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    Trumpeter plays Erie with top-notch credentials

    ImageDominick Farinacci is one musician who doesn't have to trumpet his own skills. Everyone else blows his horn, including Wynton Marsalis, Quincy Jones, Ernie Krivda, jazz critics and the nation of Japan.

     
    At 27, he's on the jazz fast track, though he's not a newcomer. Farinacci played in Cleveland clubs when he was just 14 years old and was in high school when Marsalis heard him play trumpet. He became not only a friend but also a mentor who helped boost Farinacci's career.

    "He heard me at the Tri-City Jazz Festival with a high school band; we were opening for Diana Krall," recalled Farinacci by phone from Toronto, where he played a live on-air show for Jazz FM 91.

     
    "He was just so kind. He gave me his number and said to keep in touch. A year later, he invited me to play on a PBS special. I got to be on TV, in Lincoln Center, which was pretty incredible. From there, after I graduated high school, I went to Juilliard. He helped start the jazz program at Juilliard, so I got to hang out with him even more up there."
     
    In February 2009, Farinacci preceded Jamie Cullum and Jeff Beck at an opening concert for the British Music Experience at the O2 in London. Last April, he played a gig at the Vibrato Grill in Los Angeles with a VIP in the house. According to a reviewer, Farinacci's "lyrical version of the theme music from 'The Pawnbroker' was evocative enough to draw a broad smile and enthusiastic applause from its composer, Quincy Jones, who was in the audience and equally responsive to the balance of the set."
     
    They talked afterward. Rather, Jones did.
     
    "It was the kind of conversation with him that'll take me five years to figure out," said Farinacci, still in shock. "It was just so incredible. He talked about when he was growing up in the '50s; he played trumpet, when he started out. He played with Clifford Brown, who is one of my favorites. They were with Lionel Hampton.
     
    "So, he talked about all these guys I've never met, who came way before me, that he knew personally like Clifford Brown and Miles Davis and Dizzy Gillespie."
     
    Farinacci has an old-school spirit; he's more about finesse and pure, heavenly tone than fire for fire's sake. His first influence was Louis Armstrong, not Miles Davis or Maynard Ferguson.
     
    "When I heard a recording of Louis Armstrong the first time, it blew me away. For whatever reason, I said, 'I want to sound like that,'" Farinacci said.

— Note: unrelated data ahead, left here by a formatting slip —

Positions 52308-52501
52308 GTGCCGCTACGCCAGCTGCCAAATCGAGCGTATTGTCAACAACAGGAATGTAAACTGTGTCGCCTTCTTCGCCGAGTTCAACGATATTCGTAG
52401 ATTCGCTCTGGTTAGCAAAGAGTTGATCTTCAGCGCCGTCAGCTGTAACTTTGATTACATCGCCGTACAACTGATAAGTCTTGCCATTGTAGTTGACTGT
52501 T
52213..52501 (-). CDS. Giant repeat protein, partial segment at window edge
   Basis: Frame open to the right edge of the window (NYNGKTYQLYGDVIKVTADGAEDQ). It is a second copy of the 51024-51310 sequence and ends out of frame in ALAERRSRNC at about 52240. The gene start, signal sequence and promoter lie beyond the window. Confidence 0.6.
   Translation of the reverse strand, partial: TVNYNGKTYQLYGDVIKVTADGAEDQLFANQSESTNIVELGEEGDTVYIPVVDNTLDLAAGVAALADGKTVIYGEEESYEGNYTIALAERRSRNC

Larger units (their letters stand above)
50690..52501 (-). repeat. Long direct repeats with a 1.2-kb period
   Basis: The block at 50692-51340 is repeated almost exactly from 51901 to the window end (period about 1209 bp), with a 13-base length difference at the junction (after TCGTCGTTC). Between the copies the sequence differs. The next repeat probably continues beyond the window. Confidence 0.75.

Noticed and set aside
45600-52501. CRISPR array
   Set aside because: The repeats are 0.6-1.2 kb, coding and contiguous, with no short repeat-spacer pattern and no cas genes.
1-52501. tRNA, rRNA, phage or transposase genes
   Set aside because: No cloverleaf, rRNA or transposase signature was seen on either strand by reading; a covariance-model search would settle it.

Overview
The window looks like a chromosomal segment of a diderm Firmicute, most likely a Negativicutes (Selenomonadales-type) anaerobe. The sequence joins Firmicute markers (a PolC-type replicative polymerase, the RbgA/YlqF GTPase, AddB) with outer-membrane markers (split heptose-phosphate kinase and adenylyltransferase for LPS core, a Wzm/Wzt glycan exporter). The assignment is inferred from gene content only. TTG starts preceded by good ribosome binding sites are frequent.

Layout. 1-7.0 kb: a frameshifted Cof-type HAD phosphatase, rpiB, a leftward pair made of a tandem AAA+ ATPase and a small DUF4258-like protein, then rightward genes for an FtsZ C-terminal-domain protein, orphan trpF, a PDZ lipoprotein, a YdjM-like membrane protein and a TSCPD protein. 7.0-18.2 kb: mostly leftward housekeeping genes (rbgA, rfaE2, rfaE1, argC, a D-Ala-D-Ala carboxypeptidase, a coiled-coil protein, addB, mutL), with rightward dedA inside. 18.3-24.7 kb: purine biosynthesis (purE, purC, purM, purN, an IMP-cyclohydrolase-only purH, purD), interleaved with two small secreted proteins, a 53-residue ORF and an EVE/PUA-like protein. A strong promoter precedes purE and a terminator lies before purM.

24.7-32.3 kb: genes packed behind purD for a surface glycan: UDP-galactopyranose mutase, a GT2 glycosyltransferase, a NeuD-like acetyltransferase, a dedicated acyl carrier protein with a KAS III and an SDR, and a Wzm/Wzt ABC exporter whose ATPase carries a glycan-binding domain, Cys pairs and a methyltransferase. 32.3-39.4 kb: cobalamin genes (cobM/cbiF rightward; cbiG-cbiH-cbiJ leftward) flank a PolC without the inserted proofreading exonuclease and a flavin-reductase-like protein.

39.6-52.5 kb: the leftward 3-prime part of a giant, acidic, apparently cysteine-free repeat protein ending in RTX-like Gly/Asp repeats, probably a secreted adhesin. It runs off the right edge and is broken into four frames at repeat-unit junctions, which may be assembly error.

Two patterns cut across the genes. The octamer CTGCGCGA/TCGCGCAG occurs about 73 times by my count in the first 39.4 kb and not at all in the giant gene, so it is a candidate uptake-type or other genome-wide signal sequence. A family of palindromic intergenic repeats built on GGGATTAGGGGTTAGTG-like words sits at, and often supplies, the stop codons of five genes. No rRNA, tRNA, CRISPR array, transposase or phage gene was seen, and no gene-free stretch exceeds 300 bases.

"It was a struggle at first. But I practiced real hard at the beginning and heard these recordings I really wanted to try to play like. So, it became a 24/7 obsession with trying to sound like the guys I listened to -- Armstrong, Harry James, and a little bit later, Clifford Brown and Lee Morgan."
     
    Farinacci's older brother helped get him into Cleveland jazz clubs. Veterans took a shine to the promising, handsome young Italian trumpeter; they took him under their wings. Most helpful: Krivda, a Cleveland institution on tenor sax. In fact, Farinacci joined Krivda in Erie for a show in 2006.
     
    "Ernie has been a tremendous influence. As you know, he's certainly a Cleveland legend," Farinacci said. "To this day, we're very good friends. I learned so much from him and he's such a creative musical mind. He had a tremendous impact on my musical development."
     
    So did attending Juilliard. But even before Farinacci graduated with the inaugural jazz studies class at Juilliard, he started his professional career. He released a CD in Japan in 2003 and it reached No. 1 on the jazz chart. He later earned Japan's International New Star Award; years earlier, Diana Krall won the same award.
     
    "We got to go over there and do all sorts of tours," Farinacci said. "We still go back and forth. We created a really good following. So then that helped me get some momentum in the States, too."
     
    Farinacci issued "Lovers, Tales & Dances," his U.S. debut, in February 2009. Russ Titleman (James Taylor, Eric Clapton) produced it, and Kenny Barron played on it. The follow-up, "Twilight Blue," is due in late May and includes standards with blues inflections.
     
    "All my favorite players are well-versed in playing with blues inflections. I always loved that," Farinacci said. "You hear that element, and it goes right straight to your heart.
     
    Farinacci will preview a few songs from "Twilight Blue" when he plays Jazz at the Tratt on Friday at Matthew's. He'll be joined by his regular pianist, Dan Kaufman, as well as Joe Dorris, Frank Singer and Tito.
     
    See the original article here.
     
     
     

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